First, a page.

TechInsights has been sharing intelligence on chip manufacturing with IC Knowledge for several years to help the U.S. firm update its costing models.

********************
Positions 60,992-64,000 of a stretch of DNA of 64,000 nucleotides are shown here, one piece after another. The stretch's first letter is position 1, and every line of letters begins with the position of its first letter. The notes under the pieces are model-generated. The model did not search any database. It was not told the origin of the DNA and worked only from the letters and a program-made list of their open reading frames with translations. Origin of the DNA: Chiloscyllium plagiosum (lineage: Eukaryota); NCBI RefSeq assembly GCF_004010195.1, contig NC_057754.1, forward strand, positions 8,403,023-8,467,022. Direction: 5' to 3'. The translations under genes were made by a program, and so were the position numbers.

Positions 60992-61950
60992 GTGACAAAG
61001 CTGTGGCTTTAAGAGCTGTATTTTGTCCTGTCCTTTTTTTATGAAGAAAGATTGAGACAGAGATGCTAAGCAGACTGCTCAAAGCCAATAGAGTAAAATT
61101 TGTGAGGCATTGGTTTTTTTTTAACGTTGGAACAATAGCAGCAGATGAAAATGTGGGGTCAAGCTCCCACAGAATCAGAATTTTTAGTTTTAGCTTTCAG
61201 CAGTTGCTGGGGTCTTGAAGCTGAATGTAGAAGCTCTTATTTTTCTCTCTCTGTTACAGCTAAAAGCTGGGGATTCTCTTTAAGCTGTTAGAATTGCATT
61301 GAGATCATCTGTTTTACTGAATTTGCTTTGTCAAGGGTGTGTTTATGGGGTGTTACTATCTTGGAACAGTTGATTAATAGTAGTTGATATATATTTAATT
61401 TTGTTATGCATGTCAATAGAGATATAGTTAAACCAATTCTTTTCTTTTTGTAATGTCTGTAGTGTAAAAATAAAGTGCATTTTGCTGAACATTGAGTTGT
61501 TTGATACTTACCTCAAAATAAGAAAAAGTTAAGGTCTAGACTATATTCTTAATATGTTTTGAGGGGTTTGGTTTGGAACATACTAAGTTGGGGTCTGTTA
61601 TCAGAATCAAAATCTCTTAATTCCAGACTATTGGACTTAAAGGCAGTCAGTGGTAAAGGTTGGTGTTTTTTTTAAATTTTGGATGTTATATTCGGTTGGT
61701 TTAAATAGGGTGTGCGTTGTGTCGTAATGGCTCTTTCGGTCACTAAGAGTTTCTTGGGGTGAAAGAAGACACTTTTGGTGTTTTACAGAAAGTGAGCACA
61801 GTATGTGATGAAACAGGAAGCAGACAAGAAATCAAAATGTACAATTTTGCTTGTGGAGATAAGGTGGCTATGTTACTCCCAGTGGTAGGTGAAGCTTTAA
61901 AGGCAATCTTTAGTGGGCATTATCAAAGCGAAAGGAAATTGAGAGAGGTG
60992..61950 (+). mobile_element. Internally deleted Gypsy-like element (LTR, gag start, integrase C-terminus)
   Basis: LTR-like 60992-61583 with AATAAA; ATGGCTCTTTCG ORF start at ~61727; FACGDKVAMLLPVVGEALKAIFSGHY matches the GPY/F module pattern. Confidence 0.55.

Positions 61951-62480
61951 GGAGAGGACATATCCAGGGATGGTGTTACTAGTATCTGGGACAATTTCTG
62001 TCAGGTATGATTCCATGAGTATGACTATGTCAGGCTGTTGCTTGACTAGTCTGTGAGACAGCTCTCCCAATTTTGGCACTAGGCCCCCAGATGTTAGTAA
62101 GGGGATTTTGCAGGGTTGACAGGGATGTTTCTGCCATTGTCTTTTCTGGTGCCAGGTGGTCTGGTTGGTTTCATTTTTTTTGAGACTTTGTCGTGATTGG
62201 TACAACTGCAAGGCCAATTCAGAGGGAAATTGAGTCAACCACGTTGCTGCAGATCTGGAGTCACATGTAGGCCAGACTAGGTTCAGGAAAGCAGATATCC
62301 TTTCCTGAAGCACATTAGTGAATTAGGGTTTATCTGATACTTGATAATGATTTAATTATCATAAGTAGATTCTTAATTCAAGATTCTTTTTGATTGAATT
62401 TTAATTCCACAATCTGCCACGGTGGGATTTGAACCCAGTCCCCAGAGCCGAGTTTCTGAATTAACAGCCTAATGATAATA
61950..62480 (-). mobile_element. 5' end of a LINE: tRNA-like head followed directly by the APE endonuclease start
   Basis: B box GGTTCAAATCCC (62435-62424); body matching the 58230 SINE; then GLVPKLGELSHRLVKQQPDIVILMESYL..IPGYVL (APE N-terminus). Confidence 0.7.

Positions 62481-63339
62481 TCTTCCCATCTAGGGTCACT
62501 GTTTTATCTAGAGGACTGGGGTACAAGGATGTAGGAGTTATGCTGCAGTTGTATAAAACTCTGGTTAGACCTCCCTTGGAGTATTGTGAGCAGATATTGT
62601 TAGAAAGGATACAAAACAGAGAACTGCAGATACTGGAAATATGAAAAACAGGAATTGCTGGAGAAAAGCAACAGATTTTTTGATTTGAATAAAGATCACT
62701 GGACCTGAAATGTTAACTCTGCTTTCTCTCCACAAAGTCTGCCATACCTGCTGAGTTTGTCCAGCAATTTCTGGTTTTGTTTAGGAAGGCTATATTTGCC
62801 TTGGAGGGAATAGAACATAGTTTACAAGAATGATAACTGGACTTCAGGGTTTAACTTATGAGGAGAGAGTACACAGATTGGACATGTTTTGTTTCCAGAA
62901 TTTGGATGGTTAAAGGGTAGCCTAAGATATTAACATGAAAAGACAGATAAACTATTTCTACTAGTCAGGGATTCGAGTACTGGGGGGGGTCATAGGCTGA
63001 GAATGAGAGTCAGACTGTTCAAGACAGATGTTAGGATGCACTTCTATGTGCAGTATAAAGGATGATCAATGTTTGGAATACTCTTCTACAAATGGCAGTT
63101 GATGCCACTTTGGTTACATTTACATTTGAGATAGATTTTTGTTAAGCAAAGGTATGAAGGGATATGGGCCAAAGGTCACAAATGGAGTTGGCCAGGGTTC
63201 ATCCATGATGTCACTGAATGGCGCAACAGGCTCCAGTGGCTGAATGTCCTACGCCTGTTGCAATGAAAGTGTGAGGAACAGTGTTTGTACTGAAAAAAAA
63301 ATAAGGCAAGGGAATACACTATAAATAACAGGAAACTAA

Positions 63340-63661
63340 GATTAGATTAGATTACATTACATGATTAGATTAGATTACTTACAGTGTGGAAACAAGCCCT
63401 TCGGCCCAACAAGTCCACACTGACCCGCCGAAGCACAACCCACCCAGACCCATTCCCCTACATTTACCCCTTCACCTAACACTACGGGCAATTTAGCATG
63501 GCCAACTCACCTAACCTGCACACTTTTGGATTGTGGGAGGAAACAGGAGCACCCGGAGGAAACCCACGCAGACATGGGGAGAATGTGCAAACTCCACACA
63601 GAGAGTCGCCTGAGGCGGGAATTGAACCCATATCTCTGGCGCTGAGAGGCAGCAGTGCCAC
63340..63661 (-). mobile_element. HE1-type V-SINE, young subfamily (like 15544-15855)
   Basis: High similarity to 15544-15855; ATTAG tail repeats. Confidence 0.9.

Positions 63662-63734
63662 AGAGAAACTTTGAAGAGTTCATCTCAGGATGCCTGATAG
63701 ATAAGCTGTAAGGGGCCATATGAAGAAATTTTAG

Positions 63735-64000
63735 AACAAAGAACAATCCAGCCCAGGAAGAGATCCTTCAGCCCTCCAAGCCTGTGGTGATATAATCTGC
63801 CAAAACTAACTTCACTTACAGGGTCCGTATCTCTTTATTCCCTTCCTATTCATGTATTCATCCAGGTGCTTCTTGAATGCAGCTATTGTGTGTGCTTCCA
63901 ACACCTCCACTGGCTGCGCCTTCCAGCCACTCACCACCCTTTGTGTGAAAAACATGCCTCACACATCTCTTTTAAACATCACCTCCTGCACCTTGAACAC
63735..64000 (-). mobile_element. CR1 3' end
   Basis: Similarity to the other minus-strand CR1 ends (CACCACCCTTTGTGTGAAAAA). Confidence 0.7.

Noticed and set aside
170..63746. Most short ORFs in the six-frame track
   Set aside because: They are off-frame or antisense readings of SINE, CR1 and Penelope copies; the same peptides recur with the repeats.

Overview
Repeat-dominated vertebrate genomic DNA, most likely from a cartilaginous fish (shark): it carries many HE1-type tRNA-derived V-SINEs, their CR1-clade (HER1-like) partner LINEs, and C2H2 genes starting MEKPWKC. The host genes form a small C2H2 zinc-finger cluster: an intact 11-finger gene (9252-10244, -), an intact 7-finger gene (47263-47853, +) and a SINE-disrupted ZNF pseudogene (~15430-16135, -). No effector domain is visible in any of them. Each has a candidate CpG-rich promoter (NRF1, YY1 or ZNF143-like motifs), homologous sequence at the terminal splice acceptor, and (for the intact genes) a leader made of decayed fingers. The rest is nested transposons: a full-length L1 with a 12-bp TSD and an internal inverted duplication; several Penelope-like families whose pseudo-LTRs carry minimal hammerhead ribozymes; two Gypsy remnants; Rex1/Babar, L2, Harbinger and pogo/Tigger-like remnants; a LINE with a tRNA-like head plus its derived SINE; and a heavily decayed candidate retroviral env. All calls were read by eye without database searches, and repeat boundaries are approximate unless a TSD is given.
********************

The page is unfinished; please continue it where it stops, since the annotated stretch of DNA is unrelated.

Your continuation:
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An Ottawa company that reverse-engineers semiconductors to help electronics manufacturers better understand the components they’re buying and give other chip-makers insights into their competitors’ products has pulled the trigger on its fifth acquisition in the last two years amid surging demand for its platform. TechInsights closed a deal this week to acquire Massachusetts-based IC Knowledge, which makes software that helps customers calculate how much it costs to manufacture semiconductor chips. Terms of the transaction were not disclosed. Founded in 2000, IC Knowledge creates detailed costing models of semiconductor components based on factors such as the equipment involved in the manufacturing, prices of raw materials as well as input from insiders at production plants. Electronics manufacturers and other customers use that data to get a clearer picture of semiconductor production costs in an effort to negotiate better deals from chipmakers. “This kind of information you can’t just sort of look up in a catalogue,” explained TechInsights chief technology officer Jason Abt. TechInsights has been sharing intelligence on chip manufacturing with IC Knowledge for several years to help the U.S. firm update its costing models. As the relationship deepened, the two companies decided it made sense to combine their operations. “We’ve been collaborating for a very long time,” Abt told Techopia on Friday. “It’s such a great fit.” It’s the latest in a series of M&A transactions aimed at sharpening the Ottawa firm’s market intelligence skills since Gavin Carter came on board as CEO five years ago. While TechInsights has traditionally been focused on reverse engineering, in recent years it has expanded into the field of market research through deals such as last year’s acquisition of San Jose-based VLSI Research. Bringing IC Knowledge into the fold now adds pricing intelligence to its platform, further augmenting the services it can sell to its growing customer base, Abt explained. “Bringing those … pieces together into a single offering is that much more valuable to the market,” he said. TechInsights’ roots stretch back to the late 1980s, when local tech firm MOSAID began dissecting the components of semiconductor memory devices, producing reports that included detailed circuit schematics and other analysis. In 1989, MOSAID’s reverse engineering business was spun off as a company called Semiconductor Insights, which was later rebranded TechInsights. The firm merged with fellow Ottawa tech intelligence provider Chipworks in 2016 and has been on a steady ascent ever since as sales of semiconductors have surged thanks to the growing number of devices connected through wireless technology. Supply chain disruptions during the pandemic and rising inflation have also driven demand for manufacturing and pricing intelligence, Abt added. “We’re seeing the downstream market becoming much better educated because they know they have to to be competitive,” he explained. “The demand for the information that we provide in our platform has never been stronger.” TechInsights now has more than 500 employees, up from about 400 a year ago, as it continues to expand its global footprint. While Ottawa remains its home base and largest employment hub, the firm has U.S. offices in Boston, Denver and San Jose. It also has a growing presence in Europe, where it has operations in England and Poland, and Asia, where it has staff in Seoul, Taiwan and Tokyo. Abt said TechInsights is eyeing a number of other potential M&A transactions in a bid to keep adding “pieces of complementary analysis” to its platform. “There are still a few areas that I’d like to have more coverage, and I think we can do that through acquisitions,” he said.